A Control Yuan member said yesterday he might “consult” President Ma Ying-jeou (馬英九) over the much criticized MRT Neihu Line.
“It is necessary for the Control Yuan to understand [the construction and operation of the Neihu Line] and to ‘consult’ him [Ma] on what happened during his tenure [as Taipei mayor],” said Control Yuan member Ger Yeong-kuang (葛永光), who is in charge of an investigation into the malfunctions of the line.
Ger said he would not rule out making an appointment with the president, but he said the move should not be interpreted as “summoning the president for questioning” because Control Yuan members do not have the constitutional authority to probe incumbent presidents.
The Constitution gives the Control Yuan the power to investigate the Executive Yuan and its subordinate organizations.
Another Control Yuan member, Chen Yung-hsiang (陳永祥), said Control Yuan members might question Taipei Mayor Hau Lung-bin (郝龍斌) or higher-ranking officials as its investigation proceeds.
Chen said the members would focus on problems with the line and how to ensure smooth operation of the system.
Ger, Chen and Control Yuan member Chao Jung-yao (趙榮耀) launched an investigation into the Neihu Line after taking an inspection trip of the line on Wednesday.
The Taipei City Government has come under fire because of a number of malfunctions since the Neihu Line commenced operations on July 4.
Trains on the Neihu and Muzha lines came to a stop last Friday after a power outage, forcing about 700 passengers to walk along the elevated rail lines to station platforms because their trains had stopped between stations.
Chen yesterday said he felt that the Taipei Rapid Transit Corp had not spent enough time testing integration of the two lines’ systems, adding that the Neihu Line might have begun operation “a little bit earlier” than it should have.
Taipei City Secretariat Deputy Director Tan Gwa-guang (譚國光) said yesterday that Hau and the municipal administration would cooperate with the investigation, and defended the decision-making process before the line was opened.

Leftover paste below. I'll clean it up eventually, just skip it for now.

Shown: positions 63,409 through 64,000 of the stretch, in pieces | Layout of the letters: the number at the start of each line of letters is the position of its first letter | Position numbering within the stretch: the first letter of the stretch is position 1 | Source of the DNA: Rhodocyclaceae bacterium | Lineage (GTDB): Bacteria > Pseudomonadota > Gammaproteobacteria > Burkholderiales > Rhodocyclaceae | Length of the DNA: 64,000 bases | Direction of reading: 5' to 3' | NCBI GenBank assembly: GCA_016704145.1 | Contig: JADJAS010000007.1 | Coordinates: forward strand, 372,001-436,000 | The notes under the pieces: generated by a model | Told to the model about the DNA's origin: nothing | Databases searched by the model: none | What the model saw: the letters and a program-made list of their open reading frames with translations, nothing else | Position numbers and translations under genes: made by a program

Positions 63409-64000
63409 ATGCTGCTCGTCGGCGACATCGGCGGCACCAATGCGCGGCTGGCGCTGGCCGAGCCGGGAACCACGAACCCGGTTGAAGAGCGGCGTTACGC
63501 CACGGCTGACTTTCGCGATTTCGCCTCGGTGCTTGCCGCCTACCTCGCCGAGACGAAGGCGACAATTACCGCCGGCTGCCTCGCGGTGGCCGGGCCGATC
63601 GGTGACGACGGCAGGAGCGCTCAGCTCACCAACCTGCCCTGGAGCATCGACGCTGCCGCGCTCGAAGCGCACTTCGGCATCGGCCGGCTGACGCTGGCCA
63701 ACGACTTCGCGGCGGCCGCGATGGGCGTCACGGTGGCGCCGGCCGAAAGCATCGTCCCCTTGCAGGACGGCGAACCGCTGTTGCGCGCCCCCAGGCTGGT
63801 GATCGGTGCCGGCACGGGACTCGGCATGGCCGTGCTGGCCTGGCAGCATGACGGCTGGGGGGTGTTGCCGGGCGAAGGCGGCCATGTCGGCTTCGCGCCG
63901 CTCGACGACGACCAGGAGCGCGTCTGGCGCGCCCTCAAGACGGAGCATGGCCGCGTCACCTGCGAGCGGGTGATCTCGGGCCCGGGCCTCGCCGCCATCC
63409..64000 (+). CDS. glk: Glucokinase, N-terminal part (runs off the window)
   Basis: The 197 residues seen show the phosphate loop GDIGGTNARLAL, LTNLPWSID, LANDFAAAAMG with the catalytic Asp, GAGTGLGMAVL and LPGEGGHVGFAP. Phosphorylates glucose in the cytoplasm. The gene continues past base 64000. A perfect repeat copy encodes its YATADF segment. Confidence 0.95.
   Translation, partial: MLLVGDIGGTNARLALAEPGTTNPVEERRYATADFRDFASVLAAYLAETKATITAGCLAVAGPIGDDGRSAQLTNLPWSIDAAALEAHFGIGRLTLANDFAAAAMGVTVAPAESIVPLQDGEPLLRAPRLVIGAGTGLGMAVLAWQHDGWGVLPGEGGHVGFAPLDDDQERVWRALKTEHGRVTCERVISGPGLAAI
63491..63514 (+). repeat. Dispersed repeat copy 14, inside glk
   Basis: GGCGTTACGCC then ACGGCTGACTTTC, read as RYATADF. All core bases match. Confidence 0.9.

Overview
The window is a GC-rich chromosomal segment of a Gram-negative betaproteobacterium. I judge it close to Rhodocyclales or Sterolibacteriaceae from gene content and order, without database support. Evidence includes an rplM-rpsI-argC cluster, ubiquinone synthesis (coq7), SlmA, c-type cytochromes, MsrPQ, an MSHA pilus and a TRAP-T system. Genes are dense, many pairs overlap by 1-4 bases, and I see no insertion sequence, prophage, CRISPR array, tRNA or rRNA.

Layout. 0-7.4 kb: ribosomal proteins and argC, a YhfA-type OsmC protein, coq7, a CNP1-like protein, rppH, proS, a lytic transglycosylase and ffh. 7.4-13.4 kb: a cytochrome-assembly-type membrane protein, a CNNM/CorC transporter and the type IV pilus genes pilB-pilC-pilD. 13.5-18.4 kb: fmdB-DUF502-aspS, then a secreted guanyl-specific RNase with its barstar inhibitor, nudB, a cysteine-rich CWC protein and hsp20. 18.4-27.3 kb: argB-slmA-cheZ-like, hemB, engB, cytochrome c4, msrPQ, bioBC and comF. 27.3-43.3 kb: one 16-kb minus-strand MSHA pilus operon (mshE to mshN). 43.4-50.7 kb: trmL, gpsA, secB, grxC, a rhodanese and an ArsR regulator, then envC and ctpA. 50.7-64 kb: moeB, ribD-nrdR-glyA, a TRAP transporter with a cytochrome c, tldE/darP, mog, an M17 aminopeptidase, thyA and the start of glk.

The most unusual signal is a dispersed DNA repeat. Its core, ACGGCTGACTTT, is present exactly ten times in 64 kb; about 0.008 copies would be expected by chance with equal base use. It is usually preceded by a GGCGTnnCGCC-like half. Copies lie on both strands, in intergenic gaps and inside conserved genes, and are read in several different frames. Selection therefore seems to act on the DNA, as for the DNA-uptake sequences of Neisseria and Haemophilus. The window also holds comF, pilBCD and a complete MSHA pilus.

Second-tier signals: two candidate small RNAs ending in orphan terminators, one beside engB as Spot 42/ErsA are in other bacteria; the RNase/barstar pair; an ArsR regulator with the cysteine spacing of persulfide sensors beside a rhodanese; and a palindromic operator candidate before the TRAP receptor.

The city government and the Neihu Line’s builder, Canada-based Bombardier, have been working to fix the malfunctions and frequent false alarms since the line started operation on July 4, he said.
At a separate setting yesterday, Democratic Progressive Party (DPP) spokesman Cheng Wen-tsang (鄭文燦) said there were too many “coincidences” that connect the decisions made by Ma during his tenure as Taipei mayor to the current state of the Neihu Line.
For example, Cheng said, because Ma did not consider the potential for population growth in Neihu, he did not increase the capacity of the line from medium to high. Also, Ma changed the plan from building an underground metro line to an elevated one. Ma’s last minute-decisions created many construction and management problems during the process, Cheng said.
The DPP demanded that Ma give an explanation as to why he switched the contractors from French company Matra to Bombardier Inc, Cheng said.
“All these changes added extra expenses to the original budget and disturbed the original schedule,” Cheng said. “The Control Yuan must get to the bottom of this. If the investigation results call for an impeachment, then it should do just that.”
ADDITIONAL REPORTING BY MO YAN-CHIH